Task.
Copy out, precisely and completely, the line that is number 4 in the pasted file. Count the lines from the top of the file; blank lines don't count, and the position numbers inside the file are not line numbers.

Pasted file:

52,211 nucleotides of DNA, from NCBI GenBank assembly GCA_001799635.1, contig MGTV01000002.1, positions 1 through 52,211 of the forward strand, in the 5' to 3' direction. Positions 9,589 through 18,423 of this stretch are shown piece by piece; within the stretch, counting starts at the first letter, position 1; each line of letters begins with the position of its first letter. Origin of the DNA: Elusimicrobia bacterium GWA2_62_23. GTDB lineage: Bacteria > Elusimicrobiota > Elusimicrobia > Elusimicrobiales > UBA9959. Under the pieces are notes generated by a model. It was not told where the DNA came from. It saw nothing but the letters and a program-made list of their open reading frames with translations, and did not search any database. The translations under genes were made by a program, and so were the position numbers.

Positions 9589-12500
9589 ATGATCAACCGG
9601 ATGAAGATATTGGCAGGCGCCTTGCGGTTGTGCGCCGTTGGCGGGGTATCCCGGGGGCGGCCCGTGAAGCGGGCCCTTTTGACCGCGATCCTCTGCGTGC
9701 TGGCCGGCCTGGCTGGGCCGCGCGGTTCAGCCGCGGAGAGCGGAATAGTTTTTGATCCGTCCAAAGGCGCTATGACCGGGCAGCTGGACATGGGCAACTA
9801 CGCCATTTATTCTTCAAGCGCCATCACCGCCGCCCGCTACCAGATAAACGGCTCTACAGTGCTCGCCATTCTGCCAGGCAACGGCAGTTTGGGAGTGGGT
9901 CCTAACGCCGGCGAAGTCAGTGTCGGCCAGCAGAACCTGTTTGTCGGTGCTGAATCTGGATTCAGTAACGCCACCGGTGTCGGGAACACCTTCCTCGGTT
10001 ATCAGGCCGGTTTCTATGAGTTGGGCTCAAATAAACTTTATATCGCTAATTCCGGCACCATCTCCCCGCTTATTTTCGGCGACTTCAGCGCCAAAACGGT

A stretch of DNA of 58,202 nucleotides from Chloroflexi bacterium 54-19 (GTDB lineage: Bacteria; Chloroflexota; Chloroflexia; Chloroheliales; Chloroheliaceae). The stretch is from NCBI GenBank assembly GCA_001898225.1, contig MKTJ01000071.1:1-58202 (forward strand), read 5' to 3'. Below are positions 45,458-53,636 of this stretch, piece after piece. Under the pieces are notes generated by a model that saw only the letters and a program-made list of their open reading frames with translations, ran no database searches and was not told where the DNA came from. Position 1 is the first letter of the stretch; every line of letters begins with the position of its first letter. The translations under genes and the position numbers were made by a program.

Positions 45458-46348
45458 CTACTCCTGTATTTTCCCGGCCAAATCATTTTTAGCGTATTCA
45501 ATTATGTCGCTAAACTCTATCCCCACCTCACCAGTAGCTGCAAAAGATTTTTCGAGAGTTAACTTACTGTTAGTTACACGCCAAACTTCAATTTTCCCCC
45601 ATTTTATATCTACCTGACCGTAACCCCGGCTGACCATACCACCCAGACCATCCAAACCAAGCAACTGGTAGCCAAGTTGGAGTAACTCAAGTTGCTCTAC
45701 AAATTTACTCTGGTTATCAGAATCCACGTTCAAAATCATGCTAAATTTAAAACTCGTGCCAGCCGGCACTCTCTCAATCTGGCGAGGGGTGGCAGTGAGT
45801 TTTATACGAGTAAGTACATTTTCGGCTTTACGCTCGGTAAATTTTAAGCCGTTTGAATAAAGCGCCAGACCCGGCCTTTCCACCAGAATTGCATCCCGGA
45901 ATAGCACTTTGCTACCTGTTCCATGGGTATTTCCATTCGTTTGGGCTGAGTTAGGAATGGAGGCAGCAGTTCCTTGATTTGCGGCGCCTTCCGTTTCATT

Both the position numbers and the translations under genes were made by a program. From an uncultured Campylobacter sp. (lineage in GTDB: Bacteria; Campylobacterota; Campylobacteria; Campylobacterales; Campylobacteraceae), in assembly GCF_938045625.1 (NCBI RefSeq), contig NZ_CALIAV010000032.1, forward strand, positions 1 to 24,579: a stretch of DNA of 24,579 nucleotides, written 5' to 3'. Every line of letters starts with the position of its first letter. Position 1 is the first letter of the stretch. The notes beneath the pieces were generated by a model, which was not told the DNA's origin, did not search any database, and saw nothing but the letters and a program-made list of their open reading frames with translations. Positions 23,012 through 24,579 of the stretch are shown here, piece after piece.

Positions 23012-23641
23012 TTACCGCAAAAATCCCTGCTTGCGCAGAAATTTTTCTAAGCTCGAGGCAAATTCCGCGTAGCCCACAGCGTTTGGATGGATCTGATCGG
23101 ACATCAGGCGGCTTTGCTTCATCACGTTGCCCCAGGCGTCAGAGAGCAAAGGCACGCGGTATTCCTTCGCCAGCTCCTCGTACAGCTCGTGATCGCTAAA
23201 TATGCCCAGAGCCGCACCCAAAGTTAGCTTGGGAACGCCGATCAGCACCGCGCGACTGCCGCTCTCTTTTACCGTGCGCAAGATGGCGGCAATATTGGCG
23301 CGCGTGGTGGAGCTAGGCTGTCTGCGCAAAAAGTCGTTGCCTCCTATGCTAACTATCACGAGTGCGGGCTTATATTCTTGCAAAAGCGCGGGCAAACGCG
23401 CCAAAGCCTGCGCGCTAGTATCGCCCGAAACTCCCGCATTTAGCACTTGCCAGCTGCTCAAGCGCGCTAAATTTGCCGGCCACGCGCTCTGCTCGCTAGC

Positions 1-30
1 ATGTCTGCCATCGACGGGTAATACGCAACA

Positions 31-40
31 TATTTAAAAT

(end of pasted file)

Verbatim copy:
9601 ATGAAGATATTGGCAGGCGCCTTGCGGTTGTGCGCCGTTGGCGGGGTATCCCGGGGGCGGCCCGTGAAGCGGGCCCTTTTGACCGCGATCCTCTGCGTGC